I had a week to recover from the culture shock of the Witte Kruis Classic before I embarked on my second organised ride in the Netherlands. I knew the Joop Zoetemelk Classic would be a better experience in at least one respect. I would have company. A mutual friend had connected me to Eugene N. A fellow Malaysian living in Rotterdam. We signed up for the 150 km event.
Joop Zoetemelk held the record for the most Tour de France finishes until that achievement was bettered by George Hincapie this year. Perhaps more impressively Joop won ‘La Grande Boucle‘ in 1980, came second six times and finished fourth three times. He was also World Champion in 1985.
Joop started his cycling career with the Swift club in Leiden. A look inside the clubhouse reveals a long and illustrious history.
The 2011 event was the fifth time the Swift club had organised a ride in Joop Zoetemelk’s honor. The 150 km route was an anti-clockwise loop from the Swift clubhouse around the Groene Hart (Green Heart) between Leiden and Utrecht.
I may have been ready this time for the minimalist directions and infrequent rest stops, but I wasn’t prepared for the weather at the start.
It was a damp 1° C / 33° F. Eugene and I were bundled up like a pair of Michelin men. The first 30 km or so was just plain miserable. My feet and hands were freezing despite the wool socks and double gloves. My glasses fogged up so badly in the mist that I had to take them off. The sun eventually broke through the mist so by the time we got to the first rest stop it was brighter, though not necessarily any warmer.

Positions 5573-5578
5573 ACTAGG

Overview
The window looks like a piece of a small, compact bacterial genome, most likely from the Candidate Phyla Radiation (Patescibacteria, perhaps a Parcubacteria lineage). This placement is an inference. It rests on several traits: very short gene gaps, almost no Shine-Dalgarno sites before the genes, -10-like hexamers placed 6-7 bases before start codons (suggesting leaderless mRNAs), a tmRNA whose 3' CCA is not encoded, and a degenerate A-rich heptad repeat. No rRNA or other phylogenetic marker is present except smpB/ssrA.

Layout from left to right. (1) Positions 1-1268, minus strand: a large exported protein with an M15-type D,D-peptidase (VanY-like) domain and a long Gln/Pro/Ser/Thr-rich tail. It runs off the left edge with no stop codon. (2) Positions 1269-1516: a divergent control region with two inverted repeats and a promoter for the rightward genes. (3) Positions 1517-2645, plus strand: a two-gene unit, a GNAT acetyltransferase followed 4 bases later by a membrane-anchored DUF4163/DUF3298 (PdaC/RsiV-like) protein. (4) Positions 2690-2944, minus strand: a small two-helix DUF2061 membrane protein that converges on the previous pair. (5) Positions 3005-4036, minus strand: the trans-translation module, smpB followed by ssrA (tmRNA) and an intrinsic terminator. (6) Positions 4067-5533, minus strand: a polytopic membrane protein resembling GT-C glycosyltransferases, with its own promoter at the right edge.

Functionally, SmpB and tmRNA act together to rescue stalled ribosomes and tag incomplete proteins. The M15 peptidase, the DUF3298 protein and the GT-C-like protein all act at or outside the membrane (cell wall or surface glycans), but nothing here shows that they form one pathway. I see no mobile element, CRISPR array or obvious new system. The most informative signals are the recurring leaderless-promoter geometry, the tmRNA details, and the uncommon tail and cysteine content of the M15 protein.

We followed local practice by going indoors for coffee and apple pie. We didn’t want to offend anyone.
That was at kilometer 56. We had a very pleasant surprise at kilometer 91. An unexpected rest stop! With sports drinks and krentenbollen (raisin buns). Outdoors this time, but it was a bit warmer by then. Not that you can tell from what Eugene was wearing.
The route was quite well sign-posted with large arrows at junctions. It also helped that Eugene and I managed to stay with other riders for most of the time. Trust us to miss a turn anyway. That was a 5 km diversion that we did not need.
The length of the ride was beginning to tell on both of us by the time we got to the final rest stop at Leimuiden. We had what was looking like a long 30 km to go. So another indoor stop was much appreciated.
The final leg of the ride took us through Rijpwetering, where Joop Zoetemelk was born. This statue commemorates his World Championship win.
9 km later we were a pair of happy campers.
We had helped each other make it through a very cold start and a middle section where cramps threatened to cut short our ride. This was our longest ride in the Netherlands to date so we were both pleased to have finished. I don’t know about Eugene but I still wear the event jersey on occasion. Fortunately it is better suited to more tropical climes than what we found in Leiden that morning.